RUMSON MANSION AUCTION A BUST

A jazz duet played on, even after bidders left the auction, which lasted just four minutes. Below, an aerial view from the auction website. (Click to enlarge)

By JOHN T. WARD

They can’t give this baby away, it seems.

A mansion on the Navesink River in Rumson that was once listed for sale at $10.5 million drew a high bid of just $2.6 million at auction Wednesday afternoon, prompting the seller to reject the offer and leaving real estate professionals dumbfounded.

“I don’t know if you could buy the land for that,” the auctioneer told the small cluster of potential bidders who’d gathered under a white tent for the event.

In fact, the land alone is assessed at $2.13 million, and the 12,000-square-foot house, with eight bedrooms and 12 bathrooms, adds another $4 million to the taxable valuation, according to Monmouth County records. Annual taxes: $93,000.

Phil and Lisa DePaulis are listed as the owners of the estate, at 8 Navesink Avenue, having paid $5 million in 2001. But they were unable to sell it when they listed it at $10.5 million in 2010. The property was pulled from the Multiple Listing Service in late June when it failed to sell at the reduced price of just under $6 million.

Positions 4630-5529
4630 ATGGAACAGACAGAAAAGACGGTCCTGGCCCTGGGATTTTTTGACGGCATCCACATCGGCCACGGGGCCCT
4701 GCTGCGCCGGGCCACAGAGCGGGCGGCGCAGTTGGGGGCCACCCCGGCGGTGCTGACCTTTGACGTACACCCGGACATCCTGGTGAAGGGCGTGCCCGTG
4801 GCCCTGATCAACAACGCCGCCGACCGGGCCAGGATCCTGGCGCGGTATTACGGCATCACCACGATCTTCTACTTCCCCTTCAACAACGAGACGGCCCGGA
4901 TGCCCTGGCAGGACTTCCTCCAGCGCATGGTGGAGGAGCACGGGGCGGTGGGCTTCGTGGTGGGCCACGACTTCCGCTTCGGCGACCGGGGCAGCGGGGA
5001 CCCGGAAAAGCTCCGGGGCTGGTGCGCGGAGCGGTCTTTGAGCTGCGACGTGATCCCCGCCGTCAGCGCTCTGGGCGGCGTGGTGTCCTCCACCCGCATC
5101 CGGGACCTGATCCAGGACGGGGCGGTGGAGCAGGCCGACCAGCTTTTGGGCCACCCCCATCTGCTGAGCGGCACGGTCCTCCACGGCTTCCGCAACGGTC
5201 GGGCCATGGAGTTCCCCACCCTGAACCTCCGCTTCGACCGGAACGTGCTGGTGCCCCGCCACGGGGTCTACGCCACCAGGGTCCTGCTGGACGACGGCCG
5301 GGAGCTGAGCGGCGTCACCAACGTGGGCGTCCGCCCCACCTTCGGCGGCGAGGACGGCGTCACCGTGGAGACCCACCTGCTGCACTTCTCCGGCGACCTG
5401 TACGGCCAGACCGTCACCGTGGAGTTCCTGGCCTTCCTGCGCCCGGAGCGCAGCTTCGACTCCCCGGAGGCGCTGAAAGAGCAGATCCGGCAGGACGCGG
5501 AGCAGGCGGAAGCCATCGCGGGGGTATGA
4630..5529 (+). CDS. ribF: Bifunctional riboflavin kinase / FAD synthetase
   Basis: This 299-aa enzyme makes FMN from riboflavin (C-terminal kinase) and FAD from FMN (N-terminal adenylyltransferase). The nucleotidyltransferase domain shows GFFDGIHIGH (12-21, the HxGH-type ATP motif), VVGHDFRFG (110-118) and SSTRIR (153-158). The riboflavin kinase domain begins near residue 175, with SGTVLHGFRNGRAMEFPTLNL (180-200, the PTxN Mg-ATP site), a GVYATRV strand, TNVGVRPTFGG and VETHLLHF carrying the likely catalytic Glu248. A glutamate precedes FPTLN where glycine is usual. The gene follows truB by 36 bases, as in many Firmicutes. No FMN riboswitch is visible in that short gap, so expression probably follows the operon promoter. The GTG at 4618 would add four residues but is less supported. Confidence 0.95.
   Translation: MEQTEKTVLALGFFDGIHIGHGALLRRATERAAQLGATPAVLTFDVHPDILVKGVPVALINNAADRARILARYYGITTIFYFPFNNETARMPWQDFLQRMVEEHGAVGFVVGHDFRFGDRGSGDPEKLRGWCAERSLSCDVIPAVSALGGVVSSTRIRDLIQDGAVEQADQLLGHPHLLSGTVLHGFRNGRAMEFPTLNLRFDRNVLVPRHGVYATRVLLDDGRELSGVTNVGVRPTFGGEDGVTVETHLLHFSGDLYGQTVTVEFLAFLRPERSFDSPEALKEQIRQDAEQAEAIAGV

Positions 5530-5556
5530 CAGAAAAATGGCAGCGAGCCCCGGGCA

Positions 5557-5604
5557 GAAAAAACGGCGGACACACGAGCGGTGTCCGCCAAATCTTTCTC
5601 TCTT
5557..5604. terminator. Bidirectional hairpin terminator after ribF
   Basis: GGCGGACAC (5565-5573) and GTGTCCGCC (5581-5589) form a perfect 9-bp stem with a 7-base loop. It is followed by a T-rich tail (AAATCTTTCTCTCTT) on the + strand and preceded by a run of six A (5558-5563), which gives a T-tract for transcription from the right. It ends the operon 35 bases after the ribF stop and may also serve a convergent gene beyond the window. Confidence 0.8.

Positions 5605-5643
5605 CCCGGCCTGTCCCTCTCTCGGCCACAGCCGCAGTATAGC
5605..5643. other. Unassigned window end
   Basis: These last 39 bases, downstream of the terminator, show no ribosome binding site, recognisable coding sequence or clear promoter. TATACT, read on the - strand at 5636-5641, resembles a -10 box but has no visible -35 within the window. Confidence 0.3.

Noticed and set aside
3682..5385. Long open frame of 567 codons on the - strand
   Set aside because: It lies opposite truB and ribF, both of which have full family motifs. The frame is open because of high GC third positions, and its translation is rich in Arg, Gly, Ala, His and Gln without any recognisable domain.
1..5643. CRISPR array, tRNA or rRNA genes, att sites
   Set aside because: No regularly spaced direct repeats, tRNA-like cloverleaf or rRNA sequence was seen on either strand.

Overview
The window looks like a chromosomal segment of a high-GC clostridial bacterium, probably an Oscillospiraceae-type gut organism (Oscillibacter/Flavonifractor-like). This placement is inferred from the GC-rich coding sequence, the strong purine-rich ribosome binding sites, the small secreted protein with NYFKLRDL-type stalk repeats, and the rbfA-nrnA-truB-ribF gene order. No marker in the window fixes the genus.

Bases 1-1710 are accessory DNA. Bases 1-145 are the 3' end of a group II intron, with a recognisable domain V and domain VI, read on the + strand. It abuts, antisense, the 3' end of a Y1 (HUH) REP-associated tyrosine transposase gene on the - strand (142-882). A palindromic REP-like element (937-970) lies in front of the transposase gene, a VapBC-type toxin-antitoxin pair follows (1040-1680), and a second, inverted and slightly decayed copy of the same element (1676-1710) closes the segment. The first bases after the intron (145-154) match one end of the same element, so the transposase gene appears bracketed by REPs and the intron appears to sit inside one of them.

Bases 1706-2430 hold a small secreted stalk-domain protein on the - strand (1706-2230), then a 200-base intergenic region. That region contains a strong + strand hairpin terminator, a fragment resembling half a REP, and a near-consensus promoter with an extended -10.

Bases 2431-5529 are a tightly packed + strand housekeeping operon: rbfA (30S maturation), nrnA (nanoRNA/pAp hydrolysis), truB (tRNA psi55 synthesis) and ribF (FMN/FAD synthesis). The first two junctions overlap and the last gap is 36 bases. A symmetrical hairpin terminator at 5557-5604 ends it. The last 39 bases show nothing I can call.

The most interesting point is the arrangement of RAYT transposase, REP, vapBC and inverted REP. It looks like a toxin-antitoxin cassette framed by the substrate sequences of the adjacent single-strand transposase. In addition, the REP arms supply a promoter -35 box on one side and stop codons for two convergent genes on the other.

The auction, conducted by Max Spann Real Estate and Auctions, drew 83 registrants, but barely a dozen potential bidders made their way down the lush, snaking driveway to the three-story house on Wednesday.

A call for an opening bid of $5 million failed, and the first bid came in at $1 million before bidding stalled at $2.6 million, when the winner was declared after just four minutes. The price does not include a purchaser’s commission of $200,000.

But the whole thing appeared to have been an exercise in futility that had firm owner Max Spann unable to identify what had gone wrong.

“It’s a puzzlement,” he told redbankgreen. “I’ve been in this business 50 years, and I’m puzzled myself.”

Though Hurricane Sandy smashed up the dock, which has since been replaced, the river never made it over the bulkhead, and the house was undamaged, he said.

Spann said he would regroup with the sellers to see what the next move would be.